A Better Way to Run Windows Apps in Linux

 
 
By Jason Brooks  |  Posted 2003-06-30 Email Print this article Print
 
 
 
 
 
 
 

Brooks: Win4Lin Workstation Edition 5.0 is one option that's worth evaluating for running Windows applications within Linux.

The state of software support for Linux has gotten pretty good—for me, its gotten good enough that the only Linux-unfriendly application for which I pine is the Launchcast streaming music service Ive mentioned in previous columns on Codeweavers Crossover Office and on app interoperability in general. However, my own business computing needs dont stray too far from the core, which OpenOffice, Evolution and Mozilla provide for very well. My Crossover Office column drew a good deal of mail from readers stuck with particular Windows-only applications, and its likely that every Linux user encounters certain applications that they must or would like to run for which the Linux platform is persona non grata. There are workarounds, however: The most obvious of these is maintaining a dual-boot system. Although I dont think setting up and using a dual-boot Windows-and-Linux system is a nightmare, its definitely a sizable hassle, and this sort of setup tends to discourage switching back and forth between the OSes. Whats more, if you want to run applications from both platforms concurrently, a dual-boot setup is totally unworkable.
Netraverses Win4Lin Workstation Edition 5.0, which Ive recently been testing, is one option thats worth evaluating for running Windows applications within Linux.
The $90 product enables Windows to live within an auto-resizing window on your Linux desktop. Inside that window, you can run standard Windows software such as Macromedia Dreamweaver or Microsoft Office. Once Win4Lin was installed, it worked well in my tests. Windows applications ran as I d expect them to, and the data and devices from my Linux system were pretty much all on hand. And yes, Launchcast streamed its tunes to me quite happily. Entertainment options aside, the fact that Win4Lin enables Linux users to run Internet Explorer well may be one of its prime benefits. While your friendly local Linux desktop may support all component pieces of a given presentation, meeting or eLearning system (such as Java, Flash and HTML), Internet Explorer is often the sole supported platform for these sorts of services.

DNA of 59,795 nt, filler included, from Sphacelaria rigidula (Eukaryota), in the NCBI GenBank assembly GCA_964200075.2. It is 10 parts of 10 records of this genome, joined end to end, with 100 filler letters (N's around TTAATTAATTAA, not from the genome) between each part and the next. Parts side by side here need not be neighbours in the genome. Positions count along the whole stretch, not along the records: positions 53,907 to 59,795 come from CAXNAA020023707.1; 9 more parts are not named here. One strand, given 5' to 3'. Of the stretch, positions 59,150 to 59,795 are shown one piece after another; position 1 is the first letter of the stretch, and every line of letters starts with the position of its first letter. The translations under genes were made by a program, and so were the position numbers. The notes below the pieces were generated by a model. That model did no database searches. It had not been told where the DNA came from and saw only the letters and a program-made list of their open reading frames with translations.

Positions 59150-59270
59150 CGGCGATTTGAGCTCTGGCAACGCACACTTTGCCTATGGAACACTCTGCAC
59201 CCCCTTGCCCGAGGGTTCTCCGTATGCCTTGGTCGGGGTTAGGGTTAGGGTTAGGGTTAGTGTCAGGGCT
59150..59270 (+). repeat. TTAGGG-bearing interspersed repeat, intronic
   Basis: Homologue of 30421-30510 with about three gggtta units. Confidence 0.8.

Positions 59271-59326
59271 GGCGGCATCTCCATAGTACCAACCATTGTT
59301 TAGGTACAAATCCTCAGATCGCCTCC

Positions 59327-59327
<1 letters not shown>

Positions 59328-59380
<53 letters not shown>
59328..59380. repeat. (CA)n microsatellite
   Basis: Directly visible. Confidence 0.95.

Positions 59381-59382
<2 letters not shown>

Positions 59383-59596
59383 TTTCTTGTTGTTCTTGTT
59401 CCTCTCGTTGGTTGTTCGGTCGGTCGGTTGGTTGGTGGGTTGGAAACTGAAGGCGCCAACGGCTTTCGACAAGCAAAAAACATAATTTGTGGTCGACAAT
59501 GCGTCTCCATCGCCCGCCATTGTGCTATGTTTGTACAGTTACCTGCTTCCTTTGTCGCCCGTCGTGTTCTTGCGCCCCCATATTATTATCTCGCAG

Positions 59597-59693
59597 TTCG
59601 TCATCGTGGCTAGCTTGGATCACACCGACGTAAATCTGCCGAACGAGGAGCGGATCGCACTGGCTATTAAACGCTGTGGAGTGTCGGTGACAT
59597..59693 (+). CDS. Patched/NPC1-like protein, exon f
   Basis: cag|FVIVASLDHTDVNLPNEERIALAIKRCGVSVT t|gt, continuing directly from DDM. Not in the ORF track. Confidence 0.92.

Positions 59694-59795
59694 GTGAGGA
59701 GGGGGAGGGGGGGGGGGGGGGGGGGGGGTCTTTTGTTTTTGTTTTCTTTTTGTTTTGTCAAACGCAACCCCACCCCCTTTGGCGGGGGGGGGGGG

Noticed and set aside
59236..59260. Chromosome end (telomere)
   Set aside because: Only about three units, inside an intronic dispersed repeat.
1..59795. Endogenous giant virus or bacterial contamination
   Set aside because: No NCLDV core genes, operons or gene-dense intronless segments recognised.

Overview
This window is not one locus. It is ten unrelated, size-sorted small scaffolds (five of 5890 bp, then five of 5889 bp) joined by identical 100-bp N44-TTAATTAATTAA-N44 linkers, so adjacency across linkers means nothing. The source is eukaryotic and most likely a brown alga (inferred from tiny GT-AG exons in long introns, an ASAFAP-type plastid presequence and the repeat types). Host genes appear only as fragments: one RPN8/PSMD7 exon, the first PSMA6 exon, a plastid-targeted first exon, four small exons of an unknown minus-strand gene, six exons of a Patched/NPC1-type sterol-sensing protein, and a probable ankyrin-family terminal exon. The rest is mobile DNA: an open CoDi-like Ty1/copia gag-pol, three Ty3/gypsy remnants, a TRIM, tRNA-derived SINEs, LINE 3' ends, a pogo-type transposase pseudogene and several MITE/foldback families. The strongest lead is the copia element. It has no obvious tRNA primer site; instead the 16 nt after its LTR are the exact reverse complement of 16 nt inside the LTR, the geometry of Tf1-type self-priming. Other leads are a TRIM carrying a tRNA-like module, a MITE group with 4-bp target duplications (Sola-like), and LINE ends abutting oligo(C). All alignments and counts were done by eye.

Win4Lin installation can be a bit tricky, since it required a change to my kernel. Win4Lin ships with hundreds of vendor-specific kernels and a number of generic ones that Netraverse has patched for Win4Lin, compiled and packaged in RPM form. (Check out the list of supported distributions here.) I could also apply Netraverses patches myself—which I did not test. Self-patching will likely be necessary if youre running a non-standard kernel. The other tricky part of the installation is locating a Windows 9x or ME installation disk. Microsoft has left Windows 9x and ME to die—the next version of Office wont even run on those versions. According to Netraverse, the company is working on a Windows 2000/XP solution, but it hasnt announced a timeline for this. Until then, VMWares Workstation 4.0—which my colleague Francis Chu reviewed recently—offers a more OS-inclusive option. Also tricky is that the most common form of Windows installation media seems to be the system restore disks that come with OEM systems, and those wont work for installing Win4Lin. Whatre your workarounds for running Windows apps on Linux (assuming youre interested in running Linux at all)? Write to me at jason_brooks@ziffdavis.com.
 
 
 
 
As Editor in Chief of eWEEK Labs, Jason Brooks manages the Labs team and is responsible for eWEEK's print edition. Brooks joined eWEEK in 1999, and has covered wireless networking, office productivity suites, mobile devices, Windows, virtualization, and desktops and notebooks. Jason's coverage is currently focused on Linux and Unix operating systems, open-source software and licensing, cloud computing and Software as a Service. Follow Jason on Twitter at jasonbrooks, or reach him by email at jbrooks@eweek.com.
 
 
 
 
 
 
 

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